The internet is the medium for our entertainment salvation. Looming as a spectre to the media empires of America’s left coast, it promises to break down the final barriers to the great liberator that popular culture can be, if we let it. Time was, isolated from my ancestral land of 500 cable channels and abundant Walmarts, my access to English language popular culture would have been severely limited. In general, only the blockbusters get to cinema in The Netherlands, and television tends to be limited in its supply of current American shows.

Luckily, downloading a torrent of a season of Weeds in The Netherlands is legal (or tolerated), for personal use … much like the plant after which the show is named. People are able to catch up on shows right up to the present episode, no matter where they are, as long as they have access to the internet. Popular culture has truly been liberated.

Even authors and producers of shows that are frequently pirated realise, as Wilde might have put it, that is it better to be seen than to not be seen, regardless of the “legitimacy” of the avenue of consumption. George R. R. Martin, the author of the books on which the show Game of Thrones is based, has said, “I have nothing against piracy, [the] majority of those people wouldn’t buy it anyway. And there are many pirates who will end up buying Blu-ray release because they want to support us.” His is the most pirated show on earth.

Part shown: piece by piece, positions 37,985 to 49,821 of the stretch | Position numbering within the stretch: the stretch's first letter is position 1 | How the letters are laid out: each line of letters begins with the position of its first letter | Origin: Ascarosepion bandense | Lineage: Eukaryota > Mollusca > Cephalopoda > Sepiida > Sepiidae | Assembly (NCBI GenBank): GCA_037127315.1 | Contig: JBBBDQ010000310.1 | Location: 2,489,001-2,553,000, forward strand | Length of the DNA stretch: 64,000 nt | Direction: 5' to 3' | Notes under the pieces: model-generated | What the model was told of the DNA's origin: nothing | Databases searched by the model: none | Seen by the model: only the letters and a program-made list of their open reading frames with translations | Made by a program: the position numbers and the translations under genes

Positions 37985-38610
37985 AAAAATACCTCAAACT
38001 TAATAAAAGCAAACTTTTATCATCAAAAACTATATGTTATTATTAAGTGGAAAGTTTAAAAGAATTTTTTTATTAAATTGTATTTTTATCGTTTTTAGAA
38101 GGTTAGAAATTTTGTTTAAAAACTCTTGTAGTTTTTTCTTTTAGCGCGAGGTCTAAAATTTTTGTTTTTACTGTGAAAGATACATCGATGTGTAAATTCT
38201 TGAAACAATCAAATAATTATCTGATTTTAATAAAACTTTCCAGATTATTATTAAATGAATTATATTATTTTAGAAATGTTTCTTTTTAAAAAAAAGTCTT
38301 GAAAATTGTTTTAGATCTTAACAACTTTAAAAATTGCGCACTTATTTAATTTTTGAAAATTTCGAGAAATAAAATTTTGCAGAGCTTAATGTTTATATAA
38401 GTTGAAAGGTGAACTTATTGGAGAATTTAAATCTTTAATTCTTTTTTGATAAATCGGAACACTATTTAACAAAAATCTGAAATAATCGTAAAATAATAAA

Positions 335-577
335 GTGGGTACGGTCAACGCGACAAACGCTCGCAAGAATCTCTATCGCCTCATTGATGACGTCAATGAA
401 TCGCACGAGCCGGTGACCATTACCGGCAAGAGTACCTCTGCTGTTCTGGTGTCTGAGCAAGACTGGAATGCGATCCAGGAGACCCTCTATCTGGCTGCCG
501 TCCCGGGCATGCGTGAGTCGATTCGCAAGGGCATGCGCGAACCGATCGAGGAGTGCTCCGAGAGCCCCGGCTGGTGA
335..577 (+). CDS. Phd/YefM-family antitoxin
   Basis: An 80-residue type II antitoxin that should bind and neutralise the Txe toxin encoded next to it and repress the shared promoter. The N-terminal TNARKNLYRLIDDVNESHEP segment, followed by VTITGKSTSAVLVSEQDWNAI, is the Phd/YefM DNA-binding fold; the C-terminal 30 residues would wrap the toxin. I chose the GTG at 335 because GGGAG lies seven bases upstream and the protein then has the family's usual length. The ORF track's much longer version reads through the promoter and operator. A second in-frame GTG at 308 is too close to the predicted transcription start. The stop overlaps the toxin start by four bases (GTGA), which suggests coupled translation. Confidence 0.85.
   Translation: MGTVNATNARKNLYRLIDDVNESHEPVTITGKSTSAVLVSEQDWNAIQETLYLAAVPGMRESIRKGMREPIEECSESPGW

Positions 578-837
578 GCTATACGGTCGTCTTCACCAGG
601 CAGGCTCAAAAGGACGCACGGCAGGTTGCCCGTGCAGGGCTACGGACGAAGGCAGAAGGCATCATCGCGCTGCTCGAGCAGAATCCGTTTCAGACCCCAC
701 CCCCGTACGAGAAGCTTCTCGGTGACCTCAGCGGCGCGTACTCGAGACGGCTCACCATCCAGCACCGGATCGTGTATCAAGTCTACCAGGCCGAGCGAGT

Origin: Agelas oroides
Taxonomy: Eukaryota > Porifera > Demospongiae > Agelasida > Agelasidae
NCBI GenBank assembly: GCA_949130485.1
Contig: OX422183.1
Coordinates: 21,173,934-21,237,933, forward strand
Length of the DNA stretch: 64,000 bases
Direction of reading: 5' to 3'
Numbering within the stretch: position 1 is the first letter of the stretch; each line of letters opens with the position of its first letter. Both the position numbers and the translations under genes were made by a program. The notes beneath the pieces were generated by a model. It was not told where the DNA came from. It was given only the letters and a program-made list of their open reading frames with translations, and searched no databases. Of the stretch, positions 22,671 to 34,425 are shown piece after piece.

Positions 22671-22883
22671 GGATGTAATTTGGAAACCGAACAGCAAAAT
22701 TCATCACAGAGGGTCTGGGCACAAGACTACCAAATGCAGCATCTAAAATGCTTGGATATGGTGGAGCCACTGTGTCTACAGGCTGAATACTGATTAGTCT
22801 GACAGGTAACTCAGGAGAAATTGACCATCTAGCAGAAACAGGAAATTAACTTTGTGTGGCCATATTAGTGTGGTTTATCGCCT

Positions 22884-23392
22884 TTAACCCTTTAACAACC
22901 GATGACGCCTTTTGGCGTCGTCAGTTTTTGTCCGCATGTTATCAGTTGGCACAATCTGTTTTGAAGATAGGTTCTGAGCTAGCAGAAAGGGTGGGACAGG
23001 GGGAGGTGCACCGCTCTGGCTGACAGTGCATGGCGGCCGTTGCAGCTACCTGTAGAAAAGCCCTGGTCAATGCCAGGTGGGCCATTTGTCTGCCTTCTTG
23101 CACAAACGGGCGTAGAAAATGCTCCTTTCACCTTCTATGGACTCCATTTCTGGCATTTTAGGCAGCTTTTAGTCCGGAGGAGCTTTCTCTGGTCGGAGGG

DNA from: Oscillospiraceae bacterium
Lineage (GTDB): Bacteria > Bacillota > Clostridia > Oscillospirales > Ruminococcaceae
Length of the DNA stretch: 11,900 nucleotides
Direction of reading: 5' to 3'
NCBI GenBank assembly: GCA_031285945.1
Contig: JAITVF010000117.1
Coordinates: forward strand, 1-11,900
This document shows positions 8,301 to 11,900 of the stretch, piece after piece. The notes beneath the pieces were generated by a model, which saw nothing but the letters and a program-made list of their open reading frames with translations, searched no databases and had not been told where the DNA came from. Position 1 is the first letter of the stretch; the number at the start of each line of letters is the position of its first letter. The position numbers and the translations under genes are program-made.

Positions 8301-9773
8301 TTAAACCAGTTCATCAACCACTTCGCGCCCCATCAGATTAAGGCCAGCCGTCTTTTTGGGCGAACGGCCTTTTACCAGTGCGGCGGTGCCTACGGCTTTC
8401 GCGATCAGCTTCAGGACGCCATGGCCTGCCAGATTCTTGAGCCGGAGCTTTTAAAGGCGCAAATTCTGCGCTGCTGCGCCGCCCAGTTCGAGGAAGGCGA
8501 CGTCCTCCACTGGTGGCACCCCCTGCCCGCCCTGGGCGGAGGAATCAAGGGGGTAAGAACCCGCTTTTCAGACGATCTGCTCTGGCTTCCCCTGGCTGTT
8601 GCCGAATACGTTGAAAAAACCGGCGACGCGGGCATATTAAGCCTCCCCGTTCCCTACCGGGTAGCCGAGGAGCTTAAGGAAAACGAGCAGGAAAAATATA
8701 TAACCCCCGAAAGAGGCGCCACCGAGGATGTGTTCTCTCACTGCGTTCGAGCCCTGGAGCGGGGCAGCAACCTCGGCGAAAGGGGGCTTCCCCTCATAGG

After House of Cards, it was Game of Thrones I devoured, catching up on three seasons, prodded by friends and a peculiar article in The Atlantic. That article noted that the U.S. White House had employed a trick to catch a leaker (@natsecwonk on Twitter), and said trick was the one used by Tyrion Lannister. I was sick of being out of the loop, as most of my friends were already fans of Game of Thrones, and now with the imprimatur of The Atlantic, I had to catch up, and fast. And I could. I exercised my legal prerogative of downloaded all three seasons and binged. I am glad I did.

While in the past, I might have felt trapped by having missed the first three seasons, unlikely to try to lock into the next and begin mid-story, I could quickly come up to speed with something that is clearly now an important part of our culture. The New Canon is both unhindered by geography and unrestrained by time. Binging is a legitimate and sometimes necessary way for us to join the broader culture, engage with fans around the world, and perform a new form of communion.